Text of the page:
Trees rely on a network of fungal friends for good health. Mycorrhizal (from the Greek “myco” fungus, and “rhizae” root) fungi occur naturally, and help trees in many ways. The fungi help the trees resist disease, prevent erosion, and absorb nutrients, for example. Scientists at the University of Alberta have now shown that adult tree growth is also connected to fungi that live in forest soil. The work has been reported in the Journal of Ecology.
"Large trees make up the bulk of the forest, so they drive what the forest is doing," said study author Joseph Birch, Ph.D., who led the study for his graduate thesis in the Faculty of Agricultural, Life & Environmental Sciences.
Fungi that colonize tree roots become like a kind of highway that water, nutrients, and other molecules including those that help trees defend against insect attacks, can use to flow among trees. Trees that are low in resources can therefore get some help from neighbors that have nutrients or other essentials to spare. This network makes trees "like family units that support one another in times of stress," Birch noted.
In this study, the researchers sampled the cores of 350 Douglas firs in British Columbia. These cores indicated that the annual growth of tree rings was related to the extent of their fungal connections with other trees. It seemed that greater tree growth was correlated with trees that were linked with more fungi and fungi that were more unique.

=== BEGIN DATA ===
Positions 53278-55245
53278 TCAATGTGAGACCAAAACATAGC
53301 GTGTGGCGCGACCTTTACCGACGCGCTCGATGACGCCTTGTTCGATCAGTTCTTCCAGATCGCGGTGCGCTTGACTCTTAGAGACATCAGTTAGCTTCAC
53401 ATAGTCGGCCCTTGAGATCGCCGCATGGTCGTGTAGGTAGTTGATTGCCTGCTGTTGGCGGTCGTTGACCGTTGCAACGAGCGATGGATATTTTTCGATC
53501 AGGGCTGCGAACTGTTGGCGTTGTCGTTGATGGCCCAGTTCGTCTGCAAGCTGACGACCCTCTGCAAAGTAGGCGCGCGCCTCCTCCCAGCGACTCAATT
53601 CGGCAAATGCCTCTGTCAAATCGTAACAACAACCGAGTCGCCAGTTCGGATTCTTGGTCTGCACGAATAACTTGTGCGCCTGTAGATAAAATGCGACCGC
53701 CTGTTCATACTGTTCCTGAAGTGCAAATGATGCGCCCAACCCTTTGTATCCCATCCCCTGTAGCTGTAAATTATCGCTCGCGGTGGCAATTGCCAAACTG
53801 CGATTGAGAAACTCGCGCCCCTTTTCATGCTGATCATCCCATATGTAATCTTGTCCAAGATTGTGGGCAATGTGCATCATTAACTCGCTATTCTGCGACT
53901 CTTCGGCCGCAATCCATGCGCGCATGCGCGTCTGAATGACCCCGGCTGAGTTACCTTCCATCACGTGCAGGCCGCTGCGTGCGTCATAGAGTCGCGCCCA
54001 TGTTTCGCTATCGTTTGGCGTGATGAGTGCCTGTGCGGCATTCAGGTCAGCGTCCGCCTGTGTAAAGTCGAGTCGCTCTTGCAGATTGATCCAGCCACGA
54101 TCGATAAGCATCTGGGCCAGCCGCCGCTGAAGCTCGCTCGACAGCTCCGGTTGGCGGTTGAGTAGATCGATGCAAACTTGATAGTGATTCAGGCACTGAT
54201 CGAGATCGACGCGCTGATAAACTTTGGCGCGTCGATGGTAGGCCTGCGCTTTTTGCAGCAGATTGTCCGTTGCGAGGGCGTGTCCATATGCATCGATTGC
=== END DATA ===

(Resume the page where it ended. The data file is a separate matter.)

"We found that the more connected an adult tree is, the more it has significant growth advantages, which means the network could really influence large-scale important interactions in the forest, like carbon storage. If you have this network that is helping trees grow faster, that helps sequester more carbon year after year," explained Birch.
It may also be possible for trees that are growing faster to be more adaptable to droughts that are expected to intensify as the climate changes, he added.
"These networks may help them grow more steadily even as conditions become more stressful, and could even help buffer trees against death. It's a very dynamic system that is probably being broken apart and re-formed quite a bit, like family relationships, so we don't know how they will change under future climates either. Maybe a dry year or a beetle outbreak impacts the network," he continued.
"Knowing whether fungal networks are operating the same way in other tree species could factor into how we reforest areas after harvesting them, and it could inform how we want to plant trees to preserve these networks."